Sunday, November 19, 2006

The British Medical Journal studied smokers and their deteriorating lung function over a lifetime of inhaling.

By the time the study subjects first became symptomatically short of breath around age 58, they had lost 50% of their lung function. They were severely disabled by age 65 when their lung function was 75% gone, and by age 70 they were dead of COPD (chronic obstructive lung disease).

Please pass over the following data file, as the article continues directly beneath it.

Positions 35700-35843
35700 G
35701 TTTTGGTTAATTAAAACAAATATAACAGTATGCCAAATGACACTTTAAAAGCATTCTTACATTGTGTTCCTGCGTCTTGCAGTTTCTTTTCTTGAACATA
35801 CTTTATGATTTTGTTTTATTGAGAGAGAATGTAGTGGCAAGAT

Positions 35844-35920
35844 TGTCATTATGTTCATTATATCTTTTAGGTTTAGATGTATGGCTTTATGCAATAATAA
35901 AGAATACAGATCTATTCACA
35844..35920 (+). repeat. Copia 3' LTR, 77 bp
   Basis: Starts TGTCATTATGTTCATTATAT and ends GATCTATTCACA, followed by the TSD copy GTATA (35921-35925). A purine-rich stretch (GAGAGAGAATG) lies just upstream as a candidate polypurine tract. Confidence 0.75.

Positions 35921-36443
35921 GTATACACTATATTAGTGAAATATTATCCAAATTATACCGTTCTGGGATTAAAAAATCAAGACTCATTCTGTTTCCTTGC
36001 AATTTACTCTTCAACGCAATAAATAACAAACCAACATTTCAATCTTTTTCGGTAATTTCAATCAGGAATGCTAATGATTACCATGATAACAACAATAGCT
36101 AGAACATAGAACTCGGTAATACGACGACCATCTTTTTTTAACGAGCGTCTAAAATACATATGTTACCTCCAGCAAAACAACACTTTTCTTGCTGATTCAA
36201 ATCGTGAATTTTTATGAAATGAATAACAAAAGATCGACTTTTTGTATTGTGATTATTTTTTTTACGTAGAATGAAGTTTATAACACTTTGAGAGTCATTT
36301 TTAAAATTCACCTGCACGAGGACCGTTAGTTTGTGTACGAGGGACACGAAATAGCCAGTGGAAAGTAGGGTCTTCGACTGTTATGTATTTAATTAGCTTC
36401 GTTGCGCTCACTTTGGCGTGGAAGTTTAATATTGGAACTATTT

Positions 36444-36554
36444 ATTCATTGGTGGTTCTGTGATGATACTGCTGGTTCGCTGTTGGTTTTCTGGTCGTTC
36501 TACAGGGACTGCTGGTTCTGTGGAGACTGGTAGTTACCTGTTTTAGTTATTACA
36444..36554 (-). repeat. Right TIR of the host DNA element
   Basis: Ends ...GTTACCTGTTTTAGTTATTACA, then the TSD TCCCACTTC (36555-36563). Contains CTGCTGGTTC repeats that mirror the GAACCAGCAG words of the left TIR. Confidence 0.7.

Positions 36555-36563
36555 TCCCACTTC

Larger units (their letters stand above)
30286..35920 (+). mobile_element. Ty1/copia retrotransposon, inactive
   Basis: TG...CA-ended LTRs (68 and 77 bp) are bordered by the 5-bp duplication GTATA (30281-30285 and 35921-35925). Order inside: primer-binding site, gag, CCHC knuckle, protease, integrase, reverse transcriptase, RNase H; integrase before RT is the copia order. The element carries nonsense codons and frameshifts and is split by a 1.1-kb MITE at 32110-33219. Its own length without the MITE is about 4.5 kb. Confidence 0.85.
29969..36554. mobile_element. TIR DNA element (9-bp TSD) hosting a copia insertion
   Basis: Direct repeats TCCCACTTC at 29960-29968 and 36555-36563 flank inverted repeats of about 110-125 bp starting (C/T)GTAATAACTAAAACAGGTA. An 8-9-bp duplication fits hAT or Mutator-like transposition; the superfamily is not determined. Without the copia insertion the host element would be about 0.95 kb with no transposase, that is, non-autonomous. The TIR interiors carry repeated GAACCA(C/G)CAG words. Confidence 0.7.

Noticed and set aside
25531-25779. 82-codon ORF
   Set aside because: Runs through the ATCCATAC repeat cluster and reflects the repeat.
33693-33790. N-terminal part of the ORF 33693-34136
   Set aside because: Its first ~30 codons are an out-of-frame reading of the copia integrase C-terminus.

Those smokers, however, who quit at age 45 added 10 additional years on to the point at which they were first symptomatic, and did not experience severely disabling symptoms until age 75. And finally, those smokers who quit at last with the onset of severe disability at age 65 added 5 addtional years to their life.

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